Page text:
The November issue of District Alignment highlighted the different parts of sustainable professional development: a culture of ongoing learning, empowering teachers, mixed approaches, administrator role, teaching the administrator and overcoming challenges.
Here at CLI, we know the importance of a sustainable model of professional development for teachers. We know that it is important to provide teachers not only with the skills and tools they need to be able to teach students but to also provide continuous teacher enrichment. One way we make this possible is through CLI Compass – a professional development tool for teachers that can be accessed 24/7.
We also know that professional development is multifaceted, which is why our professional development services include not only face-to-face coaching and training but online tools as well. David Jakes, Coordinator of Instructional Technology at Glenbrook South High School explains that “the key to maintaining a culture of ongoing learning and sustainable professional development should include a mixture of approaches.” We practice that by using on-the-ground professional development as well as CLI Compass.
Another important factor noted in the District Administrations tips for sustainable professional development is the importance of administrators and their integral role in implementing professional development within a school. Cheryl Nussbaum-Beach, co-founder of Solution Tree and Ann Cunningham Morris, director of professional development at ASDC said, “Ensuring that administrators are deeply immersed in and dedicated to the school’s professional development program is key to its effectiveness and sustainability.” At CLI, we provide professional development for school administrators so that they too can create sustainable change.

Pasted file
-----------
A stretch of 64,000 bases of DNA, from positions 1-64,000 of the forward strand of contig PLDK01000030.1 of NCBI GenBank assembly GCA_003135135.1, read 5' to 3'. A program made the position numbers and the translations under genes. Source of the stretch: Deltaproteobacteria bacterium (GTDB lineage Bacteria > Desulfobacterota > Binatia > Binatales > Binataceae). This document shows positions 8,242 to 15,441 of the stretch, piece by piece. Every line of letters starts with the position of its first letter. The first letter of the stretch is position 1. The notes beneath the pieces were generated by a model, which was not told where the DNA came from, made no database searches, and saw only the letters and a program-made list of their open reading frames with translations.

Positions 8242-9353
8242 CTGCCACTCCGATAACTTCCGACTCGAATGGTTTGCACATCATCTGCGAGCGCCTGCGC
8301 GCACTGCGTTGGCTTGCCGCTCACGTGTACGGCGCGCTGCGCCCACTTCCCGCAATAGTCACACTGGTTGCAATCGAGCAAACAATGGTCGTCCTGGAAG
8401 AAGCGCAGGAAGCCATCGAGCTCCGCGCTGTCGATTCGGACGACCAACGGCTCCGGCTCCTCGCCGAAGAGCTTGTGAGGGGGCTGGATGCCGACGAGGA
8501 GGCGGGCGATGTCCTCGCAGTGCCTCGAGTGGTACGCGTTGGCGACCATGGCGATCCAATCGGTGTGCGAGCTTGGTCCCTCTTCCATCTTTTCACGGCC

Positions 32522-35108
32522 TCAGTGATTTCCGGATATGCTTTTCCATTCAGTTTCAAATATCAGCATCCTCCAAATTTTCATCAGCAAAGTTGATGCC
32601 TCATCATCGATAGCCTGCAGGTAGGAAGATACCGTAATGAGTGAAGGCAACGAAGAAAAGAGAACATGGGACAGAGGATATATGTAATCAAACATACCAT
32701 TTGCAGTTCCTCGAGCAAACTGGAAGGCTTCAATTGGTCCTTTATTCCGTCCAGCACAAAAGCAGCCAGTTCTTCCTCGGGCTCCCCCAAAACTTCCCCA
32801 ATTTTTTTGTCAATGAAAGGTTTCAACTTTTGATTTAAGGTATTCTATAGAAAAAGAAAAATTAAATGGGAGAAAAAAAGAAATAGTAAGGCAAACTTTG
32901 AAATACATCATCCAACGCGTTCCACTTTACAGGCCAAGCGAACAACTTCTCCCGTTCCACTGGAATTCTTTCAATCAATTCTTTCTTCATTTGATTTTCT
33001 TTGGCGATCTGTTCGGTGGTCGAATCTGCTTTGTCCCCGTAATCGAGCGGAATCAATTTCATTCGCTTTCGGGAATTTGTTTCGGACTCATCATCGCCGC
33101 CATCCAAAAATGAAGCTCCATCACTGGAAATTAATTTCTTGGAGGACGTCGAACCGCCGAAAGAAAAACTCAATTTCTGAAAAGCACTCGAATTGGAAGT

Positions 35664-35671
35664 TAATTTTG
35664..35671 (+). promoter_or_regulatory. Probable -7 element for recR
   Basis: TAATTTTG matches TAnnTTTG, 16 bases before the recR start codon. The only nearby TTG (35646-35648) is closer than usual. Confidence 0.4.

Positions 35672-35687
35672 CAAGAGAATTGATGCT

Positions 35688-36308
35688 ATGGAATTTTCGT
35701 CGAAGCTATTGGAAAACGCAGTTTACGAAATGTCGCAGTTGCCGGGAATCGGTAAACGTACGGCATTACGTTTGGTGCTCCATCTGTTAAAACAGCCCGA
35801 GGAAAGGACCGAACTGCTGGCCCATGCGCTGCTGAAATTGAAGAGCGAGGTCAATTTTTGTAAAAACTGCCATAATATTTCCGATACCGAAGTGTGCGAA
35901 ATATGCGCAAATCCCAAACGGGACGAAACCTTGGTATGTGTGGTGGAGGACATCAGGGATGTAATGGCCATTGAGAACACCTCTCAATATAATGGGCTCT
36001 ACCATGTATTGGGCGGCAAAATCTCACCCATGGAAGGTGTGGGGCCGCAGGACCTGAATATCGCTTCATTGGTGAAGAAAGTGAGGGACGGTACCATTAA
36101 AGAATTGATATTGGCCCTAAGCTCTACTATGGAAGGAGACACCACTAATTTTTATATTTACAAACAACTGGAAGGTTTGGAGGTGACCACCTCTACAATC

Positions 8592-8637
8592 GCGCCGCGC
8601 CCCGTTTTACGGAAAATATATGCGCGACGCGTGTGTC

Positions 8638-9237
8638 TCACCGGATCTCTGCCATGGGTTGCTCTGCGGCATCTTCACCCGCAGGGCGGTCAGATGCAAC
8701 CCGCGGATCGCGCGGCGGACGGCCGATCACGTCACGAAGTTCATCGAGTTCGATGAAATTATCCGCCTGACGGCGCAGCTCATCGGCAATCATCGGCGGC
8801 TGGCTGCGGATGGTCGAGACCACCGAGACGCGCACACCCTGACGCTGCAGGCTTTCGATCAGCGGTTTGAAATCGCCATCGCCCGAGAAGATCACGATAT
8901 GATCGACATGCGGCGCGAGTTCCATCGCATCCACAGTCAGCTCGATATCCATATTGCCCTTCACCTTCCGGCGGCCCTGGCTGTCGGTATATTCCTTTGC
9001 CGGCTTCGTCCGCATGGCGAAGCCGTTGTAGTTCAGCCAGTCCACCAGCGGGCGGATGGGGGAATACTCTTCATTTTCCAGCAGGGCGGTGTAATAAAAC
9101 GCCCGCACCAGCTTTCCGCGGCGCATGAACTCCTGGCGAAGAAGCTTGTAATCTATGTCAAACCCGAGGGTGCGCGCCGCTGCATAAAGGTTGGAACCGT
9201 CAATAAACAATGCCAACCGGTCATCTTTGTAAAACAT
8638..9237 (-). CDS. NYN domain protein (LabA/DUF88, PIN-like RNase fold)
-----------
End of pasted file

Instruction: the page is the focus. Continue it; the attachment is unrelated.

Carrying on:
We know that the reason professional development is important for teachers is so that they can create sustainable change in the lives of children who need it the most. That is why one focus of our professional development is classroom culture. It is important for students to have a safe and welcoming classroom environment to learn to read. “In traditional classroom observations, administrators would look for kids sitting quietly in rows, all eyes on the teacher, displaying listening cues,” says Nussbaum-Beach. Now, the process is somewhat “messier.” Administrators must be able to tell the difference between chaos and excitement, identifying, for instance, a “humming excitement” that indicates students are engaged, she says.
At CLI we know the importance of creating a sustainable model of professional development which is why we have 89 plus professional developers dedicated to working with teachers and incorporating many of the strategies named here.